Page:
In the west, we tend to think of meditation as an antidote to stress, and many people seek meditation as a stress reduction technique. While meditation carries many benefits, stress reduction is one that most of us can relate to and nearly all of us can use.
When we go into stress mode, we are activating the body’s “fight or flight” mechanism. This very human reaction is thousands of years old and is designed to save our lives. We are programmed to either fight a perceived threat or run from it.
Fight or flight served us well in centuries past when we might have to, say, decide whether to run or fight an advancing wild animal, but today most of us have stressors that are a bit different. Traffic jams when we’re already running late, for example, are stressful. This simple, everyday stress inducing event invokes the fight or flight response.
When your body goes into fight or flight, a number of physiological changes take place, including:
- Increased heart rate
- Increased blood pressure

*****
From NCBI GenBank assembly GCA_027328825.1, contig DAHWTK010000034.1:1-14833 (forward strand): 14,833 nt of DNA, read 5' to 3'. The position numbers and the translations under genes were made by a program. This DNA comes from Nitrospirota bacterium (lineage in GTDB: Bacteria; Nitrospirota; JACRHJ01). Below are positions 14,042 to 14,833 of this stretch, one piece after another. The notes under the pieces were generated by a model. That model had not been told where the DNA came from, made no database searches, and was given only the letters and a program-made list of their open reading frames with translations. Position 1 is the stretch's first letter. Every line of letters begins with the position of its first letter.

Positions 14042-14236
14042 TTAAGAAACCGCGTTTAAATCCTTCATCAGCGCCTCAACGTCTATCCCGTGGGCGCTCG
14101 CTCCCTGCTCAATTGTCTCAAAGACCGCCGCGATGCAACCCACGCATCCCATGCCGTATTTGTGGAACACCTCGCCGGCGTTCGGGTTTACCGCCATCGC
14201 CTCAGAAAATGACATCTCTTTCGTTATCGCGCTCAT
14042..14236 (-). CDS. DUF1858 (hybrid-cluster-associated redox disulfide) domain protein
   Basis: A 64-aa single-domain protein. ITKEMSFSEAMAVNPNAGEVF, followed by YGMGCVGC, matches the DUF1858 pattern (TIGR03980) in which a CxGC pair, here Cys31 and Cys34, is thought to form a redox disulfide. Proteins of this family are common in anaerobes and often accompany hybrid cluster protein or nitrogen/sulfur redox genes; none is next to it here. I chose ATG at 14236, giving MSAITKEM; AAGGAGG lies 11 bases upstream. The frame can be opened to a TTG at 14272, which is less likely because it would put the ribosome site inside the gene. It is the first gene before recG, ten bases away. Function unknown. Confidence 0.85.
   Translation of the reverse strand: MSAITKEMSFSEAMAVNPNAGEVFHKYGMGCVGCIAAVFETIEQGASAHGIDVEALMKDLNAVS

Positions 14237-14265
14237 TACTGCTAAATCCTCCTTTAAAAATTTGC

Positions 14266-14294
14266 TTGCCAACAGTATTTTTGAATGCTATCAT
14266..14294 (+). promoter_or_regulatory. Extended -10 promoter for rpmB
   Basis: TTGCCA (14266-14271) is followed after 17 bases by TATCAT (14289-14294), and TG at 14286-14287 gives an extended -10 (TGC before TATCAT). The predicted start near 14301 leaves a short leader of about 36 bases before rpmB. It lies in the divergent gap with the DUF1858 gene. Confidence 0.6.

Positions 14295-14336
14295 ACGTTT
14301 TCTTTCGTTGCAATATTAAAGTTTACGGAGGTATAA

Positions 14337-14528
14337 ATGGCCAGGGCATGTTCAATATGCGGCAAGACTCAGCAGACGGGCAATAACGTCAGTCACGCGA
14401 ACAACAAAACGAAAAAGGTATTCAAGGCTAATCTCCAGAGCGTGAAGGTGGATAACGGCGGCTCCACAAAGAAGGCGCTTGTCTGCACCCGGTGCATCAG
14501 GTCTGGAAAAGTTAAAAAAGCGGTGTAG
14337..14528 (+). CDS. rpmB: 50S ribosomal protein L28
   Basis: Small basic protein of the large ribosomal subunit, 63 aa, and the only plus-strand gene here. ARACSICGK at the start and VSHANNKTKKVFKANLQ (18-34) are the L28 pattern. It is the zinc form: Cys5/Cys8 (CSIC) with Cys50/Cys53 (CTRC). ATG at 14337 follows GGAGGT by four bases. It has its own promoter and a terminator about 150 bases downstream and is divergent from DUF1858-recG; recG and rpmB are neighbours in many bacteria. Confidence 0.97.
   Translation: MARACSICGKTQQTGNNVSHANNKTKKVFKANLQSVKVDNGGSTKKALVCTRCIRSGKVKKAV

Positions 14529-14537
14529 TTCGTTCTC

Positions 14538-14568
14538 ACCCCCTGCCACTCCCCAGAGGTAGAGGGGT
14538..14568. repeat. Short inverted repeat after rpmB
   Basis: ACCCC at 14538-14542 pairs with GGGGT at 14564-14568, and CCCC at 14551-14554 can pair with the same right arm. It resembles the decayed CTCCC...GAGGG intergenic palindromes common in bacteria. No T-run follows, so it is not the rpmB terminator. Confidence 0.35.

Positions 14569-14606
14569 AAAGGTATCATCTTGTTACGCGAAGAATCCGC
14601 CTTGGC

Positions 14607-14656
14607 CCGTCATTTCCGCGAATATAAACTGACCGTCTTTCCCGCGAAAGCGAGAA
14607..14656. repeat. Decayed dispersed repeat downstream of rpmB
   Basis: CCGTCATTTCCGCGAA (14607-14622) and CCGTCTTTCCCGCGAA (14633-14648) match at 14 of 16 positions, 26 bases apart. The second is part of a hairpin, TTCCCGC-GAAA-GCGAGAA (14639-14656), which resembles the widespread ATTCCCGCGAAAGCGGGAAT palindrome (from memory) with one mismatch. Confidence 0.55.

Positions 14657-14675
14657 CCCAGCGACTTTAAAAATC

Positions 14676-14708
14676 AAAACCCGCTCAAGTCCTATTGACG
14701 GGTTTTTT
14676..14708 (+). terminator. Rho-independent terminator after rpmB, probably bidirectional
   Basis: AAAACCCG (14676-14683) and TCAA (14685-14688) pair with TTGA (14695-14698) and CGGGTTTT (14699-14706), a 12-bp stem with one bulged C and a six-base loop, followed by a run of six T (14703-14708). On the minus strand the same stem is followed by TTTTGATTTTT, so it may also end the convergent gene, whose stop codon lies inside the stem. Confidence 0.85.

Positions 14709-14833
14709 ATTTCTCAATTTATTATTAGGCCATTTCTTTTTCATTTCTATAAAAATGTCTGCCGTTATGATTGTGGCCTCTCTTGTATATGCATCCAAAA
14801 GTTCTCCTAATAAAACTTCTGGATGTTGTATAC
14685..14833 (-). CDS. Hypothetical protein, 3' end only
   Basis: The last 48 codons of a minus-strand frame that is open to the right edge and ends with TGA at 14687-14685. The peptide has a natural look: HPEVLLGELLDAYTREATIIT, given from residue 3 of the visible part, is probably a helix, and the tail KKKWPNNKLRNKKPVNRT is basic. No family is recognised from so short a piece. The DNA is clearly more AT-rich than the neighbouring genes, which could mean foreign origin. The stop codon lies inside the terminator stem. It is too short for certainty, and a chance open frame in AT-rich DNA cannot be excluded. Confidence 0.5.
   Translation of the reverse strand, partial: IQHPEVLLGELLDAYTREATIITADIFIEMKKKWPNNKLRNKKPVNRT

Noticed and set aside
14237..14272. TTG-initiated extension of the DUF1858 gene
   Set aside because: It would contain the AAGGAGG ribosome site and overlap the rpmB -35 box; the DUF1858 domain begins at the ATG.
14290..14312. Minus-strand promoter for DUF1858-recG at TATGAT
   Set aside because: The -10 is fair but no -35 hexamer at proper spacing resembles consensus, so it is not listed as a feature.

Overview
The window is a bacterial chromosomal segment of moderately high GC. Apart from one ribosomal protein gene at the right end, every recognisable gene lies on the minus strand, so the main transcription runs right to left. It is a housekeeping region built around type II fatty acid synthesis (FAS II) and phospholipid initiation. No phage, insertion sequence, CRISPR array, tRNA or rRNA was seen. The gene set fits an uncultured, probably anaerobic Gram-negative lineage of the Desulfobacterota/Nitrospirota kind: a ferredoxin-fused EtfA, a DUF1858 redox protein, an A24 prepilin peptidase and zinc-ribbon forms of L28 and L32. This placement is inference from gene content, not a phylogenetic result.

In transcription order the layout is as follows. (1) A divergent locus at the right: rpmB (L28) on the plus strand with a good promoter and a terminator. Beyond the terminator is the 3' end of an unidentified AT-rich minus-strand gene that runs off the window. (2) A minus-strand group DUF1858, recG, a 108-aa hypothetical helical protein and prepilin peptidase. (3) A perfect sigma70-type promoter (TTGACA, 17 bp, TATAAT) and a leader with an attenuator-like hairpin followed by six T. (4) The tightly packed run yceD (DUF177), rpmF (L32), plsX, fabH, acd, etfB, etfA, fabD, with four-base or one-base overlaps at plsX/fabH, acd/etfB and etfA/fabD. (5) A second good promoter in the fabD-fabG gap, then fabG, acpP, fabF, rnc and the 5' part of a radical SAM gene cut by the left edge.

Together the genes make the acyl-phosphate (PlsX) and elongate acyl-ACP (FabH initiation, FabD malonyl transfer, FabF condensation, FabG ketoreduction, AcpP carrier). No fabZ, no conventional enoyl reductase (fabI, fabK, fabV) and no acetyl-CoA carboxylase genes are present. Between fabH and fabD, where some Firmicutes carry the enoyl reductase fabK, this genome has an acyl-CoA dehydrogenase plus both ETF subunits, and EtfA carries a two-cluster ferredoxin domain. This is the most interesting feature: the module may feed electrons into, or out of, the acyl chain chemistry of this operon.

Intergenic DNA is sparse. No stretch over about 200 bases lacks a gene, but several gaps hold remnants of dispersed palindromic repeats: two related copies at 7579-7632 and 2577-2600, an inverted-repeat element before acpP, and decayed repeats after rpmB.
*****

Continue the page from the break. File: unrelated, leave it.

- Faster breathing
- Increased stress hormone release
- Weakened immunity
- Clotting of blood platelets
These physical changes can be life saving in situations where we are being physically threatened. But, as you can imagine, they aren’t good for our health—especially when they are occurring multiple times every single day—and they certainly don’t do us any good when we’re sitting in traffic.
Volumes of scientific research have been done to support the many, many benefits of meditation. When our bodies shift into a meditative state, one of restful awareness, a number of physiological changes ensue. Here are a few of them:
- Decreased heart rate
- Normalization of blood pressure
- Quiet breathing
- Reduced stress hormones
- Reduced sweating
- Strengthened immunity
So, it’s clear that meditation directly combats the effects of stress on the body.
While there’s not much you can do to stave off every fight or flight reaction, ongoing meditation has been shown to reduce the fight or flight response over time. How much time? That depends on the individual. Some people experience results in days while some don’t see changes for months.
If stress reduction isn’t a good reason to meditate, how about improved sleep quality? Or perhaps you’re more interested in the spiritual aspects of meditation? After all, holistic health means spiritual health as well. Stay tuned…we’ve got a lot to cover on this topic.